“white supremacy is not a shark; it is the water.”

A few extended thoughts on the quote, in the context of the last few weeks.

Lots of people have been sharing this quote again lately, partly because Brené Brown, The Conscious Kid, and some other big social media accounts have shared it, but also because of how some 70 million people here in the US decided to vote in our last election. Wanted to share two thoughts.

First, the quote is from a poem called “How to Explain White Supremacy to a White Supremacist,” which is in my book. You can find the full piece (video and text) here.

Second, and more importantly, one thing we talk about in spoken word classes is the “so what” factor. A poem might make a great point, and that might be all it does (and that’s okay!). But poems that have powerful messages AND point people in the direction of some kind of concrete action can be really powerful.

This post isn’t about the poem. It’s about what that specific metaphor means, in this specific moment. It’s about the “so what.” Yes, as the poem says: racism is bigger than individuals saying the “wrong” words. It’s bigger than interpersonal bigotry or bullying. It’s bigger than microaggressions. It’s about the water: the centuries of systemic, institutionalized disadvantage, discrimination, and violence that Black people, Indigenous peoples, and people of color have faced—and continue to face today.

So what do we do with that? Not that there’s ever just one specific answer, but I am thinking about how, when it comes to disrupting and dismantling white supremacy, there are things we (especially those of us who are white) can do.

And this is NOT one of those “ten things white people can do to be antiracist!” posts. There are a million of those. Feel free to read them. But I wanted to share a more specific thought:

When I co-facilitate anti-racism workshops, classes, etc., one thing we talk about (and maybe someone smarter than me has said this more eloquently) is that on a scale of -100 to 100, the best anti-racist trainings might move an organization, school, business, or individual from a negative score to zero. So in the debate around whether “anti-racism/DEI trainings” are worthwhile, I think there’s some nuance. And to be clear, this isn’t about quantification, or some kind of actual “points” system; it’s another metaphor: going from -100 to zero is a start; it may be a step on a longer path.

But even in the best case scenarios, zero is still, you know, nothing.

So what does that zero-to-100 space look like? Again, I don’t think there’s one answer, but whatever answer there is will have something to do with abolition, reparations, and the concrete redistribution of resources.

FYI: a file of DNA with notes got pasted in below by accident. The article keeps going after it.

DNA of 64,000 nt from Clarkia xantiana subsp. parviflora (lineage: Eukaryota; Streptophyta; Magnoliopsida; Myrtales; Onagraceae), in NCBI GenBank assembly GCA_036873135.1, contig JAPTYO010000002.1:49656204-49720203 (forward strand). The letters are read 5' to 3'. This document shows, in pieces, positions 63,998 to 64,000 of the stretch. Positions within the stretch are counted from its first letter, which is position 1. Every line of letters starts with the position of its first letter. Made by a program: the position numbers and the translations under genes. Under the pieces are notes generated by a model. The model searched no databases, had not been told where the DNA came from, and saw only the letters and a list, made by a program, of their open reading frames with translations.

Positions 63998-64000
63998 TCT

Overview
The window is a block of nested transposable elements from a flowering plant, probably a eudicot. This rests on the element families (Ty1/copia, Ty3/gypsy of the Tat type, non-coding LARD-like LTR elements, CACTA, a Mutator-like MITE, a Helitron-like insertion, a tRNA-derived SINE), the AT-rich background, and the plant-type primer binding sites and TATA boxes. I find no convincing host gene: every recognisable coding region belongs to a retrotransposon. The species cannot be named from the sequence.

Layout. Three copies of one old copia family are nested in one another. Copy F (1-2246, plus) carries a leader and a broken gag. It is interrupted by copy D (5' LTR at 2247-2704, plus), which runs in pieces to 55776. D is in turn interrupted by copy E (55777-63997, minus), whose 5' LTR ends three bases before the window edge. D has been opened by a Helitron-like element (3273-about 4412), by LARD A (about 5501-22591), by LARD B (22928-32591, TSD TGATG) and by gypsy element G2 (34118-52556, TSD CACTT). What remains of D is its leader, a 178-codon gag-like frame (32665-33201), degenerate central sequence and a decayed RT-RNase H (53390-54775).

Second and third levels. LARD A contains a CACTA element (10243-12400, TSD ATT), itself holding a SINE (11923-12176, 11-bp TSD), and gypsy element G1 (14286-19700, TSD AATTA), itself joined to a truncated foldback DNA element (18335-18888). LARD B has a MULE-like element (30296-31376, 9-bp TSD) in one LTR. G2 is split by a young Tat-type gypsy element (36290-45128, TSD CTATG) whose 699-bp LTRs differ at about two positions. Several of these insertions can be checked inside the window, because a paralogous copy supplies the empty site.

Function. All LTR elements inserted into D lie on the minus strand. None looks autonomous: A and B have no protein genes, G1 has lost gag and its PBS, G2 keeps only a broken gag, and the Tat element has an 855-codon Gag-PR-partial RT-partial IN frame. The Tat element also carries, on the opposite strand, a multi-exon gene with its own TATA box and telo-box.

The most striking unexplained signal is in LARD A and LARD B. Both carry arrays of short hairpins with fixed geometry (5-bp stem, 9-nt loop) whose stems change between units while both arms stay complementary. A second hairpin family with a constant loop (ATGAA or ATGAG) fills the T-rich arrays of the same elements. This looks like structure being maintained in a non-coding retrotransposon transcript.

So many corporations, institutions, and big, multi-million dollar nonprofits talk so much about wanting to commit to the work of anti-racism, to have frank and honest conversations, and do better. Fewer, however, seriously consider moves like giving their “diversity committees” real power (or even compensation). Or ensuring full health coverage to workers, since “there are clear, race-based inequalities in health insurance and health outcomes” in the US. Or cutting the pay of their (largely white) upper management in order to increase the pay of their (largely BIPOC) frontline workers.

Even on an individual level: how are we regularly, intentionally, meaningfully supporting the organizing efforts, not to mention the material well-being, of Black people, Indigenous peoples, and people of color? What organizations are we supporting? What policies are we supporting, through our votes, our presence, our resources? How are we contributing to the movement toward the redistribution of wealth, land, and power?

The answers to those questions might be different for different people and organizations in different communities. One super specific local example: Here in Minneapolis, I hope people know about MPD150, Reclaim the Block, Black Visions, and all the abolitionist organizing happening—not just since the murder of George Floyd by Minneapolis police, but from years before that.

I’m highlighting those groups (and there are many others, in cities across the country) because abolishing prisons and police is an example of an issue that gets to the heart of what disrupting white supremacy looks like, in practice. It’s not metaphorical. It’s not just about “having conversations,” even if having conversations is part of how we get there.

It’s about putting a concrete effort toward building a community where the health and safety of the people is prioritized over property and punishment, especially for those who have been systematically denied that privilege for centuries. And from local elections, to ballot initiatives, to popular education, to infusing these ideas into our schools, workplaces, places of worship, etc., there is going to be a lot of work to do in 2021 and beyond. And that’s just one example. Find ways to plug in. Follow those groups. Show up, in whatever ways you can, whenever you can.

That line, “white supremacy is not a shark; it is the water,” isn’t meant to be fatalistic—just the opposite. The water might be more dangerous than the individual shark, but it’s still a concrete force that can be resisted. The first step is seeing it, acknowledging it. That just can’t be the last step.

Further resources and notes: